- BRF rises even as Brazil recession, corn prices hurt results
- Foodmaker reported worst quarterly profit since 2012
BRF SA, Brazil’s biggest processed-food maker, posted the worst results in four years after what its billionaire Chairman Abilio Diniz called the most challenging scenario ever in the first three months of the year. The shares rose after executives said profit margins will recover.
The company, which makes more than 5,000 products from margarine to lasagna and is the world’s largest poultry exporter, said late Thursday that net income slumped 92 percent from a year earlier to 39.1 million reais ($11.3 million). That trailed the 296.4 million-reais average estimate of five analysts surveyed by Bloomberg.
BRF struggled with a surge in domestic prices for corn used to feed its chickens combined with a supply glut that sent export prices down, Chief Executive Officer Pedro Faria told investors in a conference call Friday. Results were also hurt by a decline in sales volumes in Brazil amid a deepening recession, adding to a "perfect storm," Faria said.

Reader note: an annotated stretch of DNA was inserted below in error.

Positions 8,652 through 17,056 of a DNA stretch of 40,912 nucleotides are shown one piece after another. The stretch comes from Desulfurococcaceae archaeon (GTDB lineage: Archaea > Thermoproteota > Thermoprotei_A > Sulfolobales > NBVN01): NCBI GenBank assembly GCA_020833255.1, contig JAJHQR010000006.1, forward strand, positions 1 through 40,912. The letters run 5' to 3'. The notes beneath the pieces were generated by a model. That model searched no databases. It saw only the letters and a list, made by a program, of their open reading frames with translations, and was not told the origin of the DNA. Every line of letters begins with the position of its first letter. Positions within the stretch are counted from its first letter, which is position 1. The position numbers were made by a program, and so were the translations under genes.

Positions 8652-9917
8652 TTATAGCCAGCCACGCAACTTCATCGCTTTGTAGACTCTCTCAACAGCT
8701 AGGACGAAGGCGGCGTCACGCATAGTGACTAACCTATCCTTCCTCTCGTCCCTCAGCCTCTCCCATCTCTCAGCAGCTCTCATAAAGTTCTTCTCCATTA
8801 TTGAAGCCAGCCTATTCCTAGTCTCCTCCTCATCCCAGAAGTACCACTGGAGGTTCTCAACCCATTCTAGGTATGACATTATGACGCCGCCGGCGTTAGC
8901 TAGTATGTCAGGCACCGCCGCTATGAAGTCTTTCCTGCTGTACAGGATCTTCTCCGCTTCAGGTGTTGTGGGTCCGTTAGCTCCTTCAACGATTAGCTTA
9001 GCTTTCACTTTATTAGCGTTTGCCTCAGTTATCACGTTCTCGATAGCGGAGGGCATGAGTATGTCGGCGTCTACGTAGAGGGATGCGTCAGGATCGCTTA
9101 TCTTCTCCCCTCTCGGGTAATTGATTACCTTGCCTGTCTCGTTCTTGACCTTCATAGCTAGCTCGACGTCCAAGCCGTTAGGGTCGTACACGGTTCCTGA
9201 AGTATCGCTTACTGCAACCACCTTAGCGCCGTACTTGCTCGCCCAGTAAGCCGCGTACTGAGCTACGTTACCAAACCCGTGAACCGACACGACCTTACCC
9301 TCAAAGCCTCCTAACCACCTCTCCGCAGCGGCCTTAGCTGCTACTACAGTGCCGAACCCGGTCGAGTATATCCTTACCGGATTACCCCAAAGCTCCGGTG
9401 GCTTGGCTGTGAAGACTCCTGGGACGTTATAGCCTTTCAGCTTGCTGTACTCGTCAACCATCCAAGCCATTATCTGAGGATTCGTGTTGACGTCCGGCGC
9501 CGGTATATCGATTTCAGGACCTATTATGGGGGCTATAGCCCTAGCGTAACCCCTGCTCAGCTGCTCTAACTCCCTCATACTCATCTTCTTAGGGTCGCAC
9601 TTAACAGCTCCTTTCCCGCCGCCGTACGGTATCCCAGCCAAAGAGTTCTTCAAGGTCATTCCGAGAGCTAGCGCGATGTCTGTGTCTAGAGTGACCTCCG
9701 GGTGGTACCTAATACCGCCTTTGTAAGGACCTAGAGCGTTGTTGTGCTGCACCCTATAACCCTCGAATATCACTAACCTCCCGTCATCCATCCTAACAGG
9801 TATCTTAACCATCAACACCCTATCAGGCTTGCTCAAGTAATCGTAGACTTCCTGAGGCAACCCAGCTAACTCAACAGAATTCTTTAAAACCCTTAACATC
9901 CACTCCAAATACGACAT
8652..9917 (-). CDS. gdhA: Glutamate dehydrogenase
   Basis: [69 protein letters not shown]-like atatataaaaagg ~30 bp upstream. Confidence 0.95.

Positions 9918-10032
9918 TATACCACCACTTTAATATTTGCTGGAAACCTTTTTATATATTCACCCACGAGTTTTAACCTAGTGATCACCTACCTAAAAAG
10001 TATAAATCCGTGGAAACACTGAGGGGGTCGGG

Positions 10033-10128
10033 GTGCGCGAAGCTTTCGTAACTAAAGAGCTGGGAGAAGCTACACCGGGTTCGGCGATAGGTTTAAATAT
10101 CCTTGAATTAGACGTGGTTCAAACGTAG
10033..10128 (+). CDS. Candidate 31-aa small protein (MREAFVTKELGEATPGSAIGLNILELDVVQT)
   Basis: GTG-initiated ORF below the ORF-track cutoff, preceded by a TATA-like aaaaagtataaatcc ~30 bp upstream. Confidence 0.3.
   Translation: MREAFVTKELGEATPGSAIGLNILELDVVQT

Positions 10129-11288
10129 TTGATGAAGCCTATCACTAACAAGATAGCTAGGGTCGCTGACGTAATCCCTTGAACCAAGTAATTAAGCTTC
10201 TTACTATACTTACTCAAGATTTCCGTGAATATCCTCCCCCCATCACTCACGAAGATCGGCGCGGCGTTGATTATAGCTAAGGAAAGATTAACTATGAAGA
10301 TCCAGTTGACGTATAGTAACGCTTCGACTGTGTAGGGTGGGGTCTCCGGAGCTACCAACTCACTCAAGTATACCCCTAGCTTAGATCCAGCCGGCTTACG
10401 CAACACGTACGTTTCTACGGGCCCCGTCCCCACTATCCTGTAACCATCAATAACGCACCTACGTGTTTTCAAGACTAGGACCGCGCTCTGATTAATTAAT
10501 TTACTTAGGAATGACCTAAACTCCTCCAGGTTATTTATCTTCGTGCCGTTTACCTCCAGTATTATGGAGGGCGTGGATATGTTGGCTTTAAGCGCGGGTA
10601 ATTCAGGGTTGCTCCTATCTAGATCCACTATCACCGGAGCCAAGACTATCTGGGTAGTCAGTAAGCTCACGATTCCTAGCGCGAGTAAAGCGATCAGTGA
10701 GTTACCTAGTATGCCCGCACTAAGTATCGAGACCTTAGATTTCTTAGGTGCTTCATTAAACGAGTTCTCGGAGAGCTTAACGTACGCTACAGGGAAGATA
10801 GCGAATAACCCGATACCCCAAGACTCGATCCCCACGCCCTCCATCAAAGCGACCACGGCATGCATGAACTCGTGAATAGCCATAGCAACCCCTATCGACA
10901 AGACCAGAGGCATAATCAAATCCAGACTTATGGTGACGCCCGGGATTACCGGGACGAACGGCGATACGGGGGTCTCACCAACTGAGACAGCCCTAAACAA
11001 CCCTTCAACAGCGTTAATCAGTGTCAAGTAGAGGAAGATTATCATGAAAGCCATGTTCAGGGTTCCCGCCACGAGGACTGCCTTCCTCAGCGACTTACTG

"Looking at the first quarter and talking to people that have been here for a long time, they tell me that we have never seen such a hard, challenging time," Diniz, who joined the company in 2013, told investors in the same conference call.
Brazilian corn prices surged 69 percent in the year ended March 31 amid an export boom following the depreciation of the real, according to price data from Cepea, the University of Sao Paulo’s research unit. BRF’s hedging contracts on the Chicago Board of Trade failed to protect it against that move as global prices moved in the opposite direction, Faria said.
BRF rose 0.5 percent at 1:10 p.m. in Sao Paulo, reversing a drop of as much as 2.8 percent amid optimism the headwinds the foodmaker faces are temporary. The Ibovespa benchmark gauge slumped 1.1 percent.
"We still consider BRF to be among the best assets in Brazil, protected by strong entry barriers," Gabriel Lima, an analyst at Bradesco BBI, wrote in a note to clients, reiterating his buy recommendation on the shares. The prospect of improving results in coming quarters drove share prices up after the conference call, he said by e-mail.
Executives said on the call that profit margins will recover over the coming months as BRF seeks to raise domestic prices to offset higher costs, and corn prices should fall amid higher domestic supplies. The company said it plans to implement a 7 percent price increase in Brazil next month.
"We have already seen an improvement in sales volumes," Faria said. "The second half will be a different story."